This article is sponsored by Development Partners International.
Focusing on impact alongside financial returns has become an increasingly mainstream investment strategy over the past decade. A growing range of pension funds and other institutional investors are responding to pressure from underlying investors that demand their money is put to work addressing environmental and social problems. LPs can no longer complain of having a shortage of managers to choose from – the Global Impact Investing Network estimates that more than 1,700 organisations managed $715 billion in assets at the end of 2019.
Runa Alam, Development Partners International’s co-founder and CEO, and Vincent Lecat, impact and ESG manager at the firm, tell Private Equity International that the Sustainable Development Goals have come to serve as the reference point against which impact investment strategies are aligned.
However, they warn, while LPs receive copious volumes of data relating to impact, the lack of common metrics still makes it difficult for investors to judge how funds compare in their contribution to meeting the SDG targets.
To what extent do LPs expect funds to target ‘impact’, rather than ‘ESG’ targets?
Runa Alam: Impact investing has become more mainstream and prevalent among LPs recently, particularly because of the need to put dollars towards climate change mitigation and also because gender and racial disparities have received more attention. The rollout of the 17 Sustainable Development Goals in 2015 stimulated a lot of momentum in impact investing. The human mind needs categorisation and the private sector needs a taxonomy, so the SDGs have played a very important role in enabling fund managers to use a common language in relation to impact investing.
GPs and LPs have had to start talking about impact. LPs now get questions from their trustees or their governing bodies. A public pension fund in the United States might even get questions from the state legislators, such as, ‘What are you doing on diversity? What are you doing on climate change?’
All that has grown, so much so, that now there are pension funds that are creating mandates just for impact investing. Meanwhile, others are saying that at a minimum they must consider ESG in everything they invest in – and ESG touches on impact.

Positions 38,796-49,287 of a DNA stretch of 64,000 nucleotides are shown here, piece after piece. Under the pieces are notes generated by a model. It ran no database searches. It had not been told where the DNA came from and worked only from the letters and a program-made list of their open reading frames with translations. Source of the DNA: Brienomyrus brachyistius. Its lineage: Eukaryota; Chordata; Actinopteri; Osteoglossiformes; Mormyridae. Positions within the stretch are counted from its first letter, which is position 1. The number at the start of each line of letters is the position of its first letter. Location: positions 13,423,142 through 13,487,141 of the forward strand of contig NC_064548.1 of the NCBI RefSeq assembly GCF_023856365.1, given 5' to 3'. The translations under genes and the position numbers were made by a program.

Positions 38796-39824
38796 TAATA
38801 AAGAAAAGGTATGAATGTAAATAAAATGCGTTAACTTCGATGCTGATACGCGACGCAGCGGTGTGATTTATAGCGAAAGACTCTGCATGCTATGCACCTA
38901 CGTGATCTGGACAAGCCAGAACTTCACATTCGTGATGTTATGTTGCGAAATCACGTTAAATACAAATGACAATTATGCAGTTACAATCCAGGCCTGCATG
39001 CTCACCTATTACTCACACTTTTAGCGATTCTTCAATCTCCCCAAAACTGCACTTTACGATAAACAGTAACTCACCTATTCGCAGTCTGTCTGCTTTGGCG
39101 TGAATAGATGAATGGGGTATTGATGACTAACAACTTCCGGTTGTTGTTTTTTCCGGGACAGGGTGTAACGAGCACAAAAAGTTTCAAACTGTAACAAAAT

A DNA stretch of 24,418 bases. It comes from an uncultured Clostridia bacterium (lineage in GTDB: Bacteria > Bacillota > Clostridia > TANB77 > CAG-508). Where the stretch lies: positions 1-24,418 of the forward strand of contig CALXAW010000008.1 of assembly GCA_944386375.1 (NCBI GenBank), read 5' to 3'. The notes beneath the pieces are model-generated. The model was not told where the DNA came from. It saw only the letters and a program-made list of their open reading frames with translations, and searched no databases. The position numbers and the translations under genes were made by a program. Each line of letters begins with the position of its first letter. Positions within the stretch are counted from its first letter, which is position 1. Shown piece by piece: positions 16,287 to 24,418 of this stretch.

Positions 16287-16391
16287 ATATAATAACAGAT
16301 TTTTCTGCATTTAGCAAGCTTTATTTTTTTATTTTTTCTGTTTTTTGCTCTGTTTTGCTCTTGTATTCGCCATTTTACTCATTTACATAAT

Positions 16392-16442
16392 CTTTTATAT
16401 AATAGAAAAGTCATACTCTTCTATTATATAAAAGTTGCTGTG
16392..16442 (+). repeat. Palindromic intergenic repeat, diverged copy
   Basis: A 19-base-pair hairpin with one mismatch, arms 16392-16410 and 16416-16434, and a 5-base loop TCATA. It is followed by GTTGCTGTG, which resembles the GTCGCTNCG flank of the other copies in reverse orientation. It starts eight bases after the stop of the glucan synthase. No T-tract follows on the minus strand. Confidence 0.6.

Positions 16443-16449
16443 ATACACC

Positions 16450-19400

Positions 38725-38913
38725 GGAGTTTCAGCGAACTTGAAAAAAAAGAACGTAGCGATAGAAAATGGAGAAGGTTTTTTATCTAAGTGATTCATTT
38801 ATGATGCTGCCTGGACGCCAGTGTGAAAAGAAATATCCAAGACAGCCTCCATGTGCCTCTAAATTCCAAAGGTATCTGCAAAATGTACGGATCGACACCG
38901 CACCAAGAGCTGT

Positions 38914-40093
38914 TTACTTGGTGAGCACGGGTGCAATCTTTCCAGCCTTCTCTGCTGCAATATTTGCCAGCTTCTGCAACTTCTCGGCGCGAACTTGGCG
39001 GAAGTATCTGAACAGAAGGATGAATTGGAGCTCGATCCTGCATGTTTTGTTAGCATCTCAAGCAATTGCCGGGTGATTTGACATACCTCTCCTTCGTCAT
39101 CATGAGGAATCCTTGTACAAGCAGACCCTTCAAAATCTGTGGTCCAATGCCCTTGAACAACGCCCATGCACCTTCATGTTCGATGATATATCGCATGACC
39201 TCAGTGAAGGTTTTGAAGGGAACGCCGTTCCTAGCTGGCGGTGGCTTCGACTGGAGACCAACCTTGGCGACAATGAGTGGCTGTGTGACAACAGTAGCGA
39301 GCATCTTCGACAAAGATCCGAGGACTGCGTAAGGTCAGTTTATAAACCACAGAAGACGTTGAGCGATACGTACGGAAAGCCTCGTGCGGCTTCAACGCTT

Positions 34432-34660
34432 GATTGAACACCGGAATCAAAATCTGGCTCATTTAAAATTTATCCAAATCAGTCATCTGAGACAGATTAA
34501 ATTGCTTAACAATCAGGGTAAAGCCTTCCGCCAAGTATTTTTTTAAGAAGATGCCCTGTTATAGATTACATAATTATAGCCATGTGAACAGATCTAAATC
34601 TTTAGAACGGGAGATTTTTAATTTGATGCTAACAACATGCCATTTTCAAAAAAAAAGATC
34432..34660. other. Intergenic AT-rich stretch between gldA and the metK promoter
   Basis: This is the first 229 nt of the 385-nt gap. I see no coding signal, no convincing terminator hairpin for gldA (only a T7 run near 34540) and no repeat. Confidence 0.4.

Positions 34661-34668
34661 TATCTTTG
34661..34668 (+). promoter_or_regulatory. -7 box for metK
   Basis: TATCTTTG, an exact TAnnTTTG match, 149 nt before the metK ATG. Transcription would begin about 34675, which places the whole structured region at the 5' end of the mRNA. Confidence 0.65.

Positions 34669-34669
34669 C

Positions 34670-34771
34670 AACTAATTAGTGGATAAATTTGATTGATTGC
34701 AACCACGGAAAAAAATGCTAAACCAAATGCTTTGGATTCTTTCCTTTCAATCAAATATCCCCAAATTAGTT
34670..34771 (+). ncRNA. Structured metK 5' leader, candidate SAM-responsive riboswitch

However, impact investing has been around for a long time, well before it had a name. When I started investing in Africa in the late 1990s, we were proactively trying to create impact with some of the things that we did, although we did not refer to this as impact investing at the time.
There is some commonality between ESG and impact. It would be hard to see how you do impact work without doing ESG. However, ESG comes more from thinking about how to do no harm, so you could do ESG without doing impact work.
Impact investing, on the other hand, has a positive focus; it has to involve investing with a pre-identified impact focus in mind. That could be climate change mitigation, it could be poverty alleviation or something else – but there has to be intentionality.
What do investors prioritise in terms of achieving impact?
RA: The part of the impact investing industry that is most sophisticated globally focuses on SDG 13, which is about combatting climate change. No matter what the policies of governments are, when the rubber hits the road, it is the private sector that has to execute on climate change, so impact funds have a hugely important role to play.
Projects in this area – like investments in renewable energy systems or green public transport infrastructure – tend to be significant in terms of size and investment. These appeal to pension funds that like big ticket sizes. Plus, there is a well-developed ecosystem of companies that carry out green infrastructure work. When it comes to measurement systems, more progress has been made on climate change indicators compared to the other SDGs, as it is easier to find quantitative indicators for this global issue.
On a global macro level, I am not sure that institutional investors have the same level of focus on eradicating poverty. However, it is different when you are talking about DPI, since we are an Africa fund. One of the reasons that some LPs invest in Africa, on top of making sure they get a commercial return, is to reduce poverty.
Development finance institutions clearly understand that investing in Africa creates companies, which creates jobs, which reduces poverty. We are a purely commercial fund, but we create jobs and reduce poverty. We employ 49,000 people in our portfolio companies across Africa, and in Africa, in general, one job supports 20 people.